Wild Turkey 101

Foraging

Eastern subspecies

Wild Turkeys are omnivorous, foraging on the ground or climbing shrubs and small trees to feed. They prefer eating hard mast such as acorns, nuts, and various trees, including hazel, chestnut, hickory, and pinyon pine as well as various seeds, berries such as juniper and bearberry, roots and insects. Turkeys also occasionally consume amphibians and small reptiles such as snakes. Chicks have been observed eating insects, berries, and seeds. Wild Turkeys often feed in cow pastures. They sometimes visit backyard bird feeders to search for seed on the ground. Turkeys are also known to eat a wide variety of grasses.
Turkey populations can reach large numbers in small areas because of their ability to forage for different types of food. Early morning and late afternoon are the desired times for eating.

Flight and calls

In flight

Wild Turkeys are surprisingly agile fliers and cunning, unlike their domestic counterparts. Turkeys are very cautious birds and will fly or run at the first sign of danger. Their ideal habitat is an open woodland or savanna, where they may fly beneath the canopy top and find perches. They usually fly close to the ground for no more than a quarter mile (400 m). Turkeys have many vocalizations: «gobbles,» «clucks,» «putts,» «purrs,» «yelps,» «cutts,» «whines,» «cackles,» and «kee-kees.» In early spring, male turkeys, also called gobblers or toms, gobble to announce their presence to females and competing males. The gobble can carry for up to a mile. Males also emit a low-pitched «drumming» sound; produced by the movement of air in the air sack in the chest, similar to the booming of a prairie chicken. In addition they produce a sound known as the «spit» which is a sharp expulsion of air from this air sack. Hens «yelp» to let gobblers know their location. Gobblers often yelp in the manner of females, and hens can gobble, though they rarely do so. Immature males, called jakes, yelp often.

Benjamin Franklin and the US national bird

The idea that Benjamin Franklin preferred the Turkey as the national bird of the United States comes from a letter he wrote to his daughter, Sarah Bache on January 26, 1784 criticizing the choice of the Bald Eagle as the national bird and suggesting that a Turkey would have made a better alternative.

For my own part I wish the Bald Eagle had not been chosen the Representative of our Country. He is a Bird of bad moral character. He does not get his Living honestly. You may have seen him perched on some dead Tree near the River, where, too lazy to fish for himself, he watches the Labour of the Fishing Hawk; and when that diligent Bird has at length taken a Fish, and is bearing it to his Nest for the Support of his Mate and young Ones, the Bald Eagle pursues him and takes it from him.

With all this Injustice, he is never in good Case but like those among Men who live by Sharping & Robbing he is generally poor and often very lousy. Besides he is a rank Coward: The little King Bird not bigger than a Sparrow attacks him boldly and drives him out of the District. He is therefore by no means a proper Emblem for the brave and honest Cincinnati of America who have driven all the King birds from our Country…

I am on this account not displeased that the Figure is not known as a Bald Eagle, but looks more like a Turkey. For the Truth the Turkey is in Comparison a much more respectable Bird, and withal a true original Native of America… He is besides, though a little vain & silly, a Bird of Courage, and would not hesitate to attack a Grenadier of the British Guards who should presume to invade his Farm Yard with a red Coat on.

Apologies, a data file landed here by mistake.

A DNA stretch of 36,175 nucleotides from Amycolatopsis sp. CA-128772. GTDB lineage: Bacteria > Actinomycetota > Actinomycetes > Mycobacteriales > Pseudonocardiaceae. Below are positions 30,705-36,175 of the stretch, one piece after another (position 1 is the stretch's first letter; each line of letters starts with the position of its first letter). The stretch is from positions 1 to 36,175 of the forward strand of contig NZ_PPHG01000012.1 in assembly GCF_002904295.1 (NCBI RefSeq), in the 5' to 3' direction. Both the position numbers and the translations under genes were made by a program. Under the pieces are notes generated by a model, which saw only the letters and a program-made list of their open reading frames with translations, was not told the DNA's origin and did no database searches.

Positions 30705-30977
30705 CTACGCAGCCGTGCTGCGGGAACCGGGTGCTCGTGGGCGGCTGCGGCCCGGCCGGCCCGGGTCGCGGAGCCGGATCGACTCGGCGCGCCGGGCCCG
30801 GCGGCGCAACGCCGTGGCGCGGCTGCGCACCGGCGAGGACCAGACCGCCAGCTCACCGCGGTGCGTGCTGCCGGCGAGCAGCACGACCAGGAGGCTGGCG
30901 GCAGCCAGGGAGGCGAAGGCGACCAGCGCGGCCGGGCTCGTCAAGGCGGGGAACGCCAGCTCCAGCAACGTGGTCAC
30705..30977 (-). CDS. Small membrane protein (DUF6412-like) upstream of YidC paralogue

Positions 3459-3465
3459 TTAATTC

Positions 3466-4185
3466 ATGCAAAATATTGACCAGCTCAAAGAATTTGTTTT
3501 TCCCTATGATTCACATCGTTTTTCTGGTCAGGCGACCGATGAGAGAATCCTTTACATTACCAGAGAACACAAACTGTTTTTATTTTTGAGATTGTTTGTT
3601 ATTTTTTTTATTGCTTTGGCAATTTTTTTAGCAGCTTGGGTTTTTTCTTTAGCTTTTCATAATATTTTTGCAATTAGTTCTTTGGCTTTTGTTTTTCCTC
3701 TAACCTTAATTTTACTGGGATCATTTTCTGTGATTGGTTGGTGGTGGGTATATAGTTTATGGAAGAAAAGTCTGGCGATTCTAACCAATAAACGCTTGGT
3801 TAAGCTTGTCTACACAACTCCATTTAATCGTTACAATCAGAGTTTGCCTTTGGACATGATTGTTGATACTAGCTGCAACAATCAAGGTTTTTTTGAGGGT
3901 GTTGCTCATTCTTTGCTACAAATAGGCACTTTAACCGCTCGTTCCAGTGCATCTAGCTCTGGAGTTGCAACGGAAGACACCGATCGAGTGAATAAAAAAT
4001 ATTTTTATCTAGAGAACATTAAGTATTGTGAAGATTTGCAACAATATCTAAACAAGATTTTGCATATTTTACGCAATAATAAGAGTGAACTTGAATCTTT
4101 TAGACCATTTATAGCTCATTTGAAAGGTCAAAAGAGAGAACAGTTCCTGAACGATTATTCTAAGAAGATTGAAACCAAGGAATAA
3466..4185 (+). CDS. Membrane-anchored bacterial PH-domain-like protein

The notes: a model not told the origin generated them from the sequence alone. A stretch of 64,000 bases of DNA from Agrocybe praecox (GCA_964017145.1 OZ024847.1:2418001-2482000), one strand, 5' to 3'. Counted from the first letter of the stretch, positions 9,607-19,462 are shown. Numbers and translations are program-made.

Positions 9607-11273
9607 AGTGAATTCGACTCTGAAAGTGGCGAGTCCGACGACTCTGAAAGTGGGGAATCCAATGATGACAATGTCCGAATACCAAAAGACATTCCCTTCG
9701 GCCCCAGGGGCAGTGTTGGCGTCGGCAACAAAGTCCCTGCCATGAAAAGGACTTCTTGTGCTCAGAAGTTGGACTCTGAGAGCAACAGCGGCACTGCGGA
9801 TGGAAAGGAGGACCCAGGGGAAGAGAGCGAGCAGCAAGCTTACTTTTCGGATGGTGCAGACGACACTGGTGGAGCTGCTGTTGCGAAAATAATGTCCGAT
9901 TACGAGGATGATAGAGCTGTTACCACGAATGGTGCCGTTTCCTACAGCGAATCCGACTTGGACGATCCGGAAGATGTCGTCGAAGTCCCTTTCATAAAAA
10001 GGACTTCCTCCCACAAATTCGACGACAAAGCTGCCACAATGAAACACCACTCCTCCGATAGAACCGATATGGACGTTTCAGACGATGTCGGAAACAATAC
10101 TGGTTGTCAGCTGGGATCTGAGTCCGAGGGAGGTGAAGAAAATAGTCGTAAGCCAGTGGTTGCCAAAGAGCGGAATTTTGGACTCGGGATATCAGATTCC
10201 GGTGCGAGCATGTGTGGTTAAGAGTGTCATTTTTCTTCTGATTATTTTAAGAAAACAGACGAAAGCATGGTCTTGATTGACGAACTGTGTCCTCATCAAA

This letter to Franklin’s daughter was written after Congress spent six years choosing the eagle as the emblem of the newly formed country. Franklin’s disapproval with the choice of the Bald Eagle appears evident but may have been ironic, it is not apparent that he ever officially advocated for the turkey.

English

Proper
noun

SingularWild Turkey

Plural

Wild
Turkey

  1. A brand of bourbon whiskey from Kentucky.

Quotations

  • 1994, Tim Green, Ruffians: A Novel,
    page 51

    When tie had gotten a steroid prescription then, the doctor’s
    office had been seedy and the doctor himself had smelled of
    Wild Turkey.
  • 1999, Sarah Bird, Virgin of the
    Rodeo, page 97

    She suspected that the Wild Turkey
    boilermakers the tailgaters were tippling might be the cause.
  • 2000, John Nichols, The Nirvana
    Blues, page 40.

    As soon as Joe finished his current chapter, they would drop a
    Gouda cheese and a bottle of Wild Turkey 101 into
    a knapsack, and hit the Rio Grande for a three-hour trout bout
    before dinner.
  • 2002, Ace Atkins, Dark End of the
    Street, HarperCollins, , page 288

    A place for rich men from Nashville to come out, drink some
    Wild Turkey, and raise a little hell.
  • 2002, Virginia DeBerry, Donna Grant, Far
    from the Tree, page 277

    She took a deep breath to steady herself, and her lungs filled
    with a heady mix of Chesterfields, Old Spice, Pabst Blue Ribbon,
    Dixie Peach, Wild Turkey, My Sin, fried catfish,
    barbecue, and sweat.
  • 2003, Lawrence Block, Small Town,
    page 13

    If she could leave her underwear in the living room and her
    Wild Turkey uncapped, wasting its fragrance on the
    desert air, she might well have neglected to set her clock.

External
links

Subspecies

There are subtle difference in the coloration of the different sub-species of Wild Turkeys. The six subspecies are:

M. g. silvestris in northern Florida

Eastern Wild Turkey (Meleagris gallopavo silvestris)